Our ability to foresee and protect against natural catastrophes has never been greater; yet we consistently fail to heed the warnings and protect ourselves and our communities, with devastating consequences. What explains this contradiction? In The Ostrich Paradox, Wharton professors Robert Meyer and Howard Kunreuther draw on years of teaching and research to explain why disaster preparedness efforts consistently fall short.
Ross is dead, and Blake, Sim, and Kenny are furious. To make it right, they steal Ross' ashes and set out from their home on the English coast for the tiny village of Ross in southern Scotland, a place their friend had always wanted to go. What follows is an unforgettable journey with illegal train rides, bungee jumping, girls, and high-speed police chasesall with Ross's ashes along for the ride.
Long ago, when the world was new, the ostrich's neck was so short that he couldn't reach the succulent berries in the trees, and he had to sit on the ground to eat bugs. All that changed on the fateful day when the crocodile awoke with a terrible toothache that no one dared to help her with - no one, that is, but a naive and compassionate young ostrich. Compromising his own safety to help a needy stranger, he was rewarded with a most amazing surprise.
This is Alex’s story. But he doesn’t know exactly what it’s about yet, so you probably shouldn’t either. Instead, here are some things that it’s sort of about (but not really): It’s sort of (but not really) about brain surgery. It’s sort of (but not really) about a hamster named Jaws 2 (after the original Jaws (who died), not the movie Jaws 2). It’s sort of (but actually quite a lot) about Alex’s parents. It’s sort of (but not really) about feeling ostrichized (which is a better word for excluded [because ostriches can’t fly so they often feel left out]).
If you say you are a conservative or a liberal, these thoughts contained within this book will challenge your beliefs. The thoughts expressed in this book, with the poetry on freedom, will confront notions of what it truly means to be independently minded - if indeed freedom is worthy of the pursuit we give it for the purposes we were taught from youth. The question really comes down to: have we strayed from what we learned about freedom or find we don't know the meaning of freedom at all - being removed from the ideals first known?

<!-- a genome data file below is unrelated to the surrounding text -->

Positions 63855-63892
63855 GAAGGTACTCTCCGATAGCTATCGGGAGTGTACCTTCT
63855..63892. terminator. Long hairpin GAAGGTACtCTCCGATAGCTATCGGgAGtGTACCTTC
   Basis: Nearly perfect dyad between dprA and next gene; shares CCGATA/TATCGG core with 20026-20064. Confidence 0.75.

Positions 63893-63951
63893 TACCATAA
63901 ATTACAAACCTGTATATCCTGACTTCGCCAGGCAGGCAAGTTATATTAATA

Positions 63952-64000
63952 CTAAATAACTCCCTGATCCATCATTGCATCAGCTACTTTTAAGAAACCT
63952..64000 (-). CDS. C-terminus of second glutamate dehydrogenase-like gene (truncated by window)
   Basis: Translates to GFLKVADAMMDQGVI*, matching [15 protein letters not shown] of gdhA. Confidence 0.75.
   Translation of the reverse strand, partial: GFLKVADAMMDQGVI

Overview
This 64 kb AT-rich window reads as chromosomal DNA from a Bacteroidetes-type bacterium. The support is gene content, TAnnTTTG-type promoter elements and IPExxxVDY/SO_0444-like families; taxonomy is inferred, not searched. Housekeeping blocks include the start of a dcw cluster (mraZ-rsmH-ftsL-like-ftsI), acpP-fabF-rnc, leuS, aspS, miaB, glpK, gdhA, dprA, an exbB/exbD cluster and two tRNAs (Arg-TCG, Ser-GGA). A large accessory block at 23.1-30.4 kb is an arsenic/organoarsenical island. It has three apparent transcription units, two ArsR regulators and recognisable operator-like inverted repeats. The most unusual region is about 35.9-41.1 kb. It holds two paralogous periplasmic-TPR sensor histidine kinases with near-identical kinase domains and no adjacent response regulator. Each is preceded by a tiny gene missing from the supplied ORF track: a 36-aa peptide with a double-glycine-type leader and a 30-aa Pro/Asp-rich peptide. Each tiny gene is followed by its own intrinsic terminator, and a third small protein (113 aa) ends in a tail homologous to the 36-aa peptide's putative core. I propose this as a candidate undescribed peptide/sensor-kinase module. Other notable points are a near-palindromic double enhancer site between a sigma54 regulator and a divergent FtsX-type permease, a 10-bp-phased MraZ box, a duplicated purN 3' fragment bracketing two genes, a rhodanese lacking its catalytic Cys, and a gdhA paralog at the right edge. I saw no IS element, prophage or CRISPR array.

Nevada sheep rancher Sabine Eckleberry's life is in shambles. His wife has decamped to Arizona to run a dog-grooming business; his youngest daughter needs a husband; his irrepressible son, VJ, wants to turn the ranch into an ostrich-breeding operation; and the wild burros he has adopted to guard his sheep can't get along with their charges. Now his family and friends are about to descend on the ranch to celebrate Sabine’s 72nd birthday.
Herbert George Wells (1866 - 1946) was a prolific English writer of science fiction stories and novels, and is credited with being the father of science fiction. 'A Deal in Ostriches' is an amusing tale about a situation on a ship returning from the Indies with several passengers and five ostriches on board. One of the ostriches swallows a valuable diamond - but nobody knows which bird it was.
I am not a lawyer; I am survivor of a divorce that to a great extent was resolved amicably because my lawyer/partner and I adhered to the principles and rules I put forth in this book.
Alex has the concerns every 12-year-old has but lately, ever since his brain surgery, everyone in his life is behaving a little mysteriously. He decides it's time to investigate. So begins the journey that will take him to the limits of his understanding and take you back to the wonder and conviction of your own adolescence, to a time when you understood the world so much better than it understood you.
Alex has a lot of the same concerns most of us do growing up (exams, puberty and, in his case, a punctuation obsession plus a little quantum mechanics) but since his brain surgery, everyone in his life is behaving a little mysteriously. Maybe it's adjusting to life after epilepsy or maybe it's the pressure of his pending scholarship application, but Alex is starting to see the world differently.
In the friendly town of Hickabee, the quirky and selfish Ms. McBostrich decides to take away the beauty of an animal to please only herself. Although Ms. McBosrich originally thinks she is satisfied with her decisions, the events of the story force her to learn a most unforgettable lesson.
Case brief: The opening of the Kalamazoo City Dome - the world's largest indoor/outdoor amusement complex - has everyone in the city buzzing, especially because it's going to be the shooting site for Chase Mercy's new blockbuster film. But that's when things start to go haywire, and Mayor Saunders suspects foul play. Who would want to sabotage the Dome, and why?